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"On demand" Scans , why ?


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#1 nCharge

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Posted 11 October 2012 - 01:26 PM

Hello , I am talking here about the scans you can perform by clicking "Perform full system scan".
I mean , in my opinion , there is no interest scanning this way , because you have a real time scanner that analyses every single file that is being read.
I mean that if there are any malicious activities in background or not , your real time scanner should intercept it.
However , I know we can discover infected files after a manual full scan.

My thoughts :
1-If we do have infected files after a manual full scan (not detected by real time scanner) , it can either be a remnant (registry key/single file) of a previous eradicated malware OR a non-active threat (the file itself is infected but is not doing any harm to the PC , ex:Random infected EXE).

2-But in every case those files are UNACTIVE , meaning that they're not running.(Because your real time scanner would be showing up something if they ware active).

What are your opinions ?

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#2 Andrew

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Posted 11 October 2012 - 01:52 PM

A real-time scanner generally is less thorough than a full system scan in its analysis of files and registry entries. Most realtime scanners will skip files which are unlikely to carry an infection (like files ending in .txt for example) and don't perform the full battery of analyses that the scanner engine is capable of.

In a sense, realtime scanning can be thought of as a security guard whereas a full system scan would be a SWAT team.

#3 nCharge

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Posted 11 October 2012 - 02:17 PM

I agree , but what if we already selected "Guard : Scan all files write/read" ?

#4 Andrew

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Posted 11 October 2012 - 03:07 PM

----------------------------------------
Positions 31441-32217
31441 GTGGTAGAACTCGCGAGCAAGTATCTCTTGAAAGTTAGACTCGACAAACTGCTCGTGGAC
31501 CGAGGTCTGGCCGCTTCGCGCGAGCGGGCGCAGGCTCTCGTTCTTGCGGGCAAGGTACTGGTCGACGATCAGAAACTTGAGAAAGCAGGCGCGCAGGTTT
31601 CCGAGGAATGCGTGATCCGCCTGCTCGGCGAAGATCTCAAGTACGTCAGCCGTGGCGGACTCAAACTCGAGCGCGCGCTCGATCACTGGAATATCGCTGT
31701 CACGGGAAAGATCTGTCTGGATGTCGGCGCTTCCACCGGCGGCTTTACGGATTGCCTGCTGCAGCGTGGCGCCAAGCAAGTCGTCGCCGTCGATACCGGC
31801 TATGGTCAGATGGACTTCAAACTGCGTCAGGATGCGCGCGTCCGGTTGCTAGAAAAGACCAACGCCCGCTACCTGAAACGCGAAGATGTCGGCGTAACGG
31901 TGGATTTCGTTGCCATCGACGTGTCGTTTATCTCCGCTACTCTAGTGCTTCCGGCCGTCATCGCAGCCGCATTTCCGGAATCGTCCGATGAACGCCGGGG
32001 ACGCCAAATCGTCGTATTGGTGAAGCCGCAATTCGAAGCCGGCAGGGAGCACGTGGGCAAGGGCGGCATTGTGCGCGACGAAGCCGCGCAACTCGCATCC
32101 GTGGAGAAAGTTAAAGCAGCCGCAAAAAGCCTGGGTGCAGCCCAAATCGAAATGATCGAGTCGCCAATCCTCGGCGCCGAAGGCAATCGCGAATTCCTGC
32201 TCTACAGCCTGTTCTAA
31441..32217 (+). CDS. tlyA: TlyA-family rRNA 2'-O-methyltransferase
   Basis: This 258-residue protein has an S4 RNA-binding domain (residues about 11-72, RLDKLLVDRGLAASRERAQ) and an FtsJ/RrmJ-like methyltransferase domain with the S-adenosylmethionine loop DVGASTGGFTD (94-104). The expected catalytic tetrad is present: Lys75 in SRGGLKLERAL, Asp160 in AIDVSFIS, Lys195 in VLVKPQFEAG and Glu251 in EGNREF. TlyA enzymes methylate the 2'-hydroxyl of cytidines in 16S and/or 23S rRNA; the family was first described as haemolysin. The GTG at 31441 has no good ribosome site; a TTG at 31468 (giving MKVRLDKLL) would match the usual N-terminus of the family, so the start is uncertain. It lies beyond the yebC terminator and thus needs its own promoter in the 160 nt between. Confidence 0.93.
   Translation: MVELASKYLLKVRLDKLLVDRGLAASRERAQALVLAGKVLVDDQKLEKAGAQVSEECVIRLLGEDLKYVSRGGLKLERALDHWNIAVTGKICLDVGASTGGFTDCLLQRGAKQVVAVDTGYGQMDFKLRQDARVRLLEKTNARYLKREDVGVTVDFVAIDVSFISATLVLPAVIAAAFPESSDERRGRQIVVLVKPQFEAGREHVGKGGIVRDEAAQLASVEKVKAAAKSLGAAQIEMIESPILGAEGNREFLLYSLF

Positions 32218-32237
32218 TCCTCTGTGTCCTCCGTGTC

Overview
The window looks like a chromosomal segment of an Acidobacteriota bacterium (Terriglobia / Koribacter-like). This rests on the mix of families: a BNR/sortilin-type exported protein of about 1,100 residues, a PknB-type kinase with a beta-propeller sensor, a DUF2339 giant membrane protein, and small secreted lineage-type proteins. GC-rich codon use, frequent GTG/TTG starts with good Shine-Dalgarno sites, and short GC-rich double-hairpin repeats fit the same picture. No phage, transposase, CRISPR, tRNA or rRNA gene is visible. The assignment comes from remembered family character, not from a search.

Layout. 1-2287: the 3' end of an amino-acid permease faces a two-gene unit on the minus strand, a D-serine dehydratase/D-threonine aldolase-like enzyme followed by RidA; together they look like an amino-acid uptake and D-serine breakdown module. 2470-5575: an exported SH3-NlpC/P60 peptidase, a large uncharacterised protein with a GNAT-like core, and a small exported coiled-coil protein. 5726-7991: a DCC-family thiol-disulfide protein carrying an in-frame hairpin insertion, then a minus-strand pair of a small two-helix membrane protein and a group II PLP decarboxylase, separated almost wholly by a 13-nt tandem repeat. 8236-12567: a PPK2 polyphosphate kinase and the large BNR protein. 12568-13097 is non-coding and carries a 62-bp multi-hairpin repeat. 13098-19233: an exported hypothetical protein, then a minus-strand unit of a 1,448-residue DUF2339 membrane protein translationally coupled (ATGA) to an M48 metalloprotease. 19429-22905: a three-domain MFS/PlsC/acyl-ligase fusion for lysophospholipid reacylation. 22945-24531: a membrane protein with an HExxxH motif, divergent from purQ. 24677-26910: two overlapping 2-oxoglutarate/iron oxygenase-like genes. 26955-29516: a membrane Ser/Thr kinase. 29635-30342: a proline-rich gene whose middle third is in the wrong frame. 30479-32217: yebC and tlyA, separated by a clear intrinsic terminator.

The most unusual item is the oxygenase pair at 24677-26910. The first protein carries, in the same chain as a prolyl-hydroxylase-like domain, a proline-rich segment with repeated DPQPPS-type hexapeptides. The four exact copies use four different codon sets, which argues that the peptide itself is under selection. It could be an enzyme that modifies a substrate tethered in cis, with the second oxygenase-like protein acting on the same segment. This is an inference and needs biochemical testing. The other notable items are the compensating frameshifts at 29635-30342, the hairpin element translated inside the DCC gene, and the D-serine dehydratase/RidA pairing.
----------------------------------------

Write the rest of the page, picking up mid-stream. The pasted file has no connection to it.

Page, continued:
Then the scanner likely scans all files but not in depth. Malware scanners need to balance speed with depth for real time scanning so only the fastest analyses are usually performed.

#5 nCharge

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Posted 11 October 2012 - 04:14 PM

Wow , so infected files recognized as infected while full scanning can be all invisible when in real time mode ? Scary...

What can you say about my point 1 and 2 ?

Edited by nCharge, 11 October 2012 - 04:14 PM.


#6 Romeo29

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Posted 11 October 2012 - 05:37 PM

Hello , I am talking here about the scans you can perform by clicking "Perform full system scan".
I mean , in my opinion , there is no interest scanning this way , because you have a real time scanner that analyses every single file that is being read.
I mean that if there are any malicious activities in background or not , your real time scanner should intercept it.
However , I know we can discover infected files after a manual full scan.

My thoughts :
1-If we do have infected files after a manual full scan (not detected by real time scanner) , it can either be a remnant (registry key/single file) of a previous eradicated malware OR a non-active threat (the file itself is infected but is not doing any harm to the PC , ex:Random infected EXE).

2-But in every case those files are UNACTIVE , meaning that they're not running.(Because your real time scanner would be showing up something if they ware active).

What are your opinions ?


This is possible for all kind of infected files. Real time scan checks files when file operations (read/write/copy/delete/move etc) are done on a file. Files which are not accessed by you, other programs or system are not checked by real time scan. Such files turn up when you perform a full manual scan of your system as now all the files are scanned. Even if not picked up by real time scan, all threats can cause damage to your system and should be repaired, deleted or quarantined as soon as detected.

#7 noknojon

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Posted 11 October 2012 - 09:45 PM